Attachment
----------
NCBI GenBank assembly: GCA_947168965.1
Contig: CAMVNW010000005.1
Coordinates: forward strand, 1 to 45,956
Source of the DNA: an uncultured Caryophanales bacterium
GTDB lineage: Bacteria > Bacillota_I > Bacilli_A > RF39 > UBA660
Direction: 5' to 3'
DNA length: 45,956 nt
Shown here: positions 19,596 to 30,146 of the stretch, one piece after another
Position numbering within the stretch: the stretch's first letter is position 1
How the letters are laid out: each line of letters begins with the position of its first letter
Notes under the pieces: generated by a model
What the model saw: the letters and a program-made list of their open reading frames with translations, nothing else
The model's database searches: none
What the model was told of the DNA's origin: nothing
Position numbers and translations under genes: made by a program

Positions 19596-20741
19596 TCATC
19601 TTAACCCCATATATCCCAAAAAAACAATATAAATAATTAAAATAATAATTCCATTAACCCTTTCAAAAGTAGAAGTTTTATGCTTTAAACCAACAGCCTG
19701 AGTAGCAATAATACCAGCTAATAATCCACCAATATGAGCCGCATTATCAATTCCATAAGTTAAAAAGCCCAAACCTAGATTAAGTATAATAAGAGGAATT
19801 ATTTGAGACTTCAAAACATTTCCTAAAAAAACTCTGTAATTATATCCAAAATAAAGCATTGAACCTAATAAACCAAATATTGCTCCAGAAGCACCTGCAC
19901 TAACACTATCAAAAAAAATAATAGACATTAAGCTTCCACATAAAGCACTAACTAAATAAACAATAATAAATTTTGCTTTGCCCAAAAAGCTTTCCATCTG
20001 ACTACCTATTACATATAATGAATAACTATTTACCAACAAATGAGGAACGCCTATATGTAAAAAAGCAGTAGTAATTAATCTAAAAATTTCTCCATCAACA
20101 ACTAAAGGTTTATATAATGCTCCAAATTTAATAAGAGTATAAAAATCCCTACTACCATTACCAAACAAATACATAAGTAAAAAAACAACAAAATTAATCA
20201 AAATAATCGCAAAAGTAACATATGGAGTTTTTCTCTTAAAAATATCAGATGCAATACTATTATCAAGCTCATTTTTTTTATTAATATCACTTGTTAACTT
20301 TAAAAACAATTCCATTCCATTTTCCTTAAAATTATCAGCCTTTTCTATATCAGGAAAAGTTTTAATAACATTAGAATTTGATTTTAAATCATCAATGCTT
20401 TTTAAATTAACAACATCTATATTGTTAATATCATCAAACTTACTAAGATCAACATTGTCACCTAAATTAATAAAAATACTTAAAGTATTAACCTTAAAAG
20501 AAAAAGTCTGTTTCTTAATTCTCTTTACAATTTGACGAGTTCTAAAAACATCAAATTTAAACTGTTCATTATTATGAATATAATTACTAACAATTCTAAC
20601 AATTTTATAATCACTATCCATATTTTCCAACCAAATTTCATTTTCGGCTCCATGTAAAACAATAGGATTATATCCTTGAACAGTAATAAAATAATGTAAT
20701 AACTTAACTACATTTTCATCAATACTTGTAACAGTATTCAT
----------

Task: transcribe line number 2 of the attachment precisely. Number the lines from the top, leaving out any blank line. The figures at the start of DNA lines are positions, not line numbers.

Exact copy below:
Contig: CAMVNW010000005.1